Your WaterFlood and Stream ManagementWatershed and Environment

mocho2This project began operating in August 2009 to slow down the buildup of salts and minerals in the groundwater basin in order to:

  • protect the basin's long-term use
  • facilitate the use of recycled water for irrigation purposes, thereby enhancing the Valley's overall water-supply reliability, and
  • soften some of the groundwater supplies delivered primarily to the western side of Zone 7's service area (the City of Pleasanton and the Dublin San Ramon Services District).

To view an article that appeared in the November/December 2012 edition of Water System Operator magazine, click here.

Groundwater is pumped to the facility for removal of minerals, such as calcium and magnesium, which, while not harmful to health, can leave buildup on plumbing fixtures.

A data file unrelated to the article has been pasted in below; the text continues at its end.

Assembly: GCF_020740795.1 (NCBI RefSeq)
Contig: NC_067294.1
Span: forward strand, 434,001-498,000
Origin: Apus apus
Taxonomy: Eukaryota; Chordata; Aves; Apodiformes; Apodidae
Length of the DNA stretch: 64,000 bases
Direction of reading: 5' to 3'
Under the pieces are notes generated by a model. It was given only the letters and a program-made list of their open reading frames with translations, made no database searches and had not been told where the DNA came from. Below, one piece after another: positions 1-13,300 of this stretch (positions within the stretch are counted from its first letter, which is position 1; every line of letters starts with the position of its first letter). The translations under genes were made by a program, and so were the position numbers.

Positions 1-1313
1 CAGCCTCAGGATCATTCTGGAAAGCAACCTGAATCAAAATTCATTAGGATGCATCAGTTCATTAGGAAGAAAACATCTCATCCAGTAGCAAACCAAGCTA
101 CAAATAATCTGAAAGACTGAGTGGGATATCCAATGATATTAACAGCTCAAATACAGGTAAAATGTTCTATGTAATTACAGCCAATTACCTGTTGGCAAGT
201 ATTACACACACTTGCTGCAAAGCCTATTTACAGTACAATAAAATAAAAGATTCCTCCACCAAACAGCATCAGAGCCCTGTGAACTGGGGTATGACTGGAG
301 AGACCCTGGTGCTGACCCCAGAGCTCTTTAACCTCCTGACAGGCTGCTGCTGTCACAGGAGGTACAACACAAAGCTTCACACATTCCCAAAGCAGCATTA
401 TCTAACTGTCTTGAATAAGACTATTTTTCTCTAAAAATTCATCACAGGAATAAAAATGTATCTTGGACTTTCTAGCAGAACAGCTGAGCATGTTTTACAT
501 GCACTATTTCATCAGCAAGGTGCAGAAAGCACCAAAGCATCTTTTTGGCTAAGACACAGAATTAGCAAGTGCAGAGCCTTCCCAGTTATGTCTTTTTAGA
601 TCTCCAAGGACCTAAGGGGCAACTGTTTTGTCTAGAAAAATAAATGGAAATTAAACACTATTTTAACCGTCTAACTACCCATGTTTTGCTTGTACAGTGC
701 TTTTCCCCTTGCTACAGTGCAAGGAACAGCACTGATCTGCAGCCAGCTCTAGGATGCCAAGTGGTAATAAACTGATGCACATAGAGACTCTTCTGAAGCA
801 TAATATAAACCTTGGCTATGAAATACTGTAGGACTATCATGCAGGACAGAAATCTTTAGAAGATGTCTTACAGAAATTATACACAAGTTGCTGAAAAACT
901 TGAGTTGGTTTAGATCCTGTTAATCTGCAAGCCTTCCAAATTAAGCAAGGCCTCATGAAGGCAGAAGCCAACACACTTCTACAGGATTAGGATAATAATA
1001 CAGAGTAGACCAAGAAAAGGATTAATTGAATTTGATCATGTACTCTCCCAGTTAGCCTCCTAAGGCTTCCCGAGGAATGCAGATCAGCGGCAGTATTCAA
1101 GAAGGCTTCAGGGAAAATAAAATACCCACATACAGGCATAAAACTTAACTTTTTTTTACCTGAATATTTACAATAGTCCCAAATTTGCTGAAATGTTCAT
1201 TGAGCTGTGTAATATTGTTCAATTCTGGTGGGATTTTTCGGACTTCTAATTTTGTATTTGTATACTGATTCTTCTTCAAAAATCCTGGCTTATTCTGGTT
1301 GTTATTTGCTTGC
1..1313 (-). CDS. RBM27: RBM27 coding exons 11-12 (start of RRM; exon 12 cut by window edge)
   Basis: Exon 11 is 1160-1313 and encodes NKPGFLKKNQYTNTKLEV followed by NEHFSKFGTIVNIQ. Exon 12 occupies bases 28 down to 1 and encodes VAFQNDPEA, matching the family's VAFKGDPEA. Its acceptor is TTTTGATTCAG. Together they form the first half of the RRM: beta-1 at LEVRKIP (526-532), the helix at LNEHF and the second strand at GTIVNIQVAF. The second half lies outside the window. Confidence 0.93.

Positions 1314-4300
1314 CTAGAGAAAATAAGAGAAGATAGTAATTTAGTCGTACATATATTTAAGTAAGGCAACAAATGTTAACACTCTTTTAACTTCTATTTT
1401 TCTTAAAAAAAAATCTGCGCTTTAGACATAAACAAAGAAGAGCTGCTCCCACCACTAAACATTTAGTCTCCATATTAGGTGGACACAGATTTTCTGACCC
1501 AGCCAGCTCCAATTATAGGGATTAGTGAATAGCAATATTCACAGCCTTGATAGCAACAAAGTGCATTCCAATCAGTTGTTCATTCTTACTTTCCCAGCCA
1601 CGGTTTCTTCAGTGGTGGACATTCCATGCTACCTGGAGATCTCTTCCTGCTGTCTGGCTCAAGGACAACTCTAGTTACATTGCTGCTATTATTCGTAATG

Several dozen people attended an opening celebration at the Mocho Groundwater Demineralization Plant on September 23, 2009, including water retailer representatives and several neighbors of the plant. 



 ro-graphic.jpgHow it Works

The Mocho Groundwater Deminerization Plant uses reverse-osmosis (RO) membrane technology to treat up to 7.7 million gallons of groundwater a day pumped from a series of nearby existing Zone 7 wells.  After the salt concentrate is removed, about 6.1 millions gallons per day of treated water is available for blending with other supplies prior to delivery to retailers.  Zone 7 has partnered with the Dublin San Ramon Services District (DSRSD), a water retailer and the wastewater services provider in the western portion of the Valley, to discharge up to 1.6 million gallons per day of salt concentrate to the San Francisco Bay via the DSRSD system and, ultimately, the Livermore Amador Valley Water Management Agency (LAVWMA) export pipeline. For environmental documentation,  click here.

  • Completion: August 2009
  • Cost: $35.6 million, funded by water rates, connection fees on new development and a $740,000 Proposition 50 state grant
  • A second plant of comparable size and cost, funded entirely by new development, is planned for the future.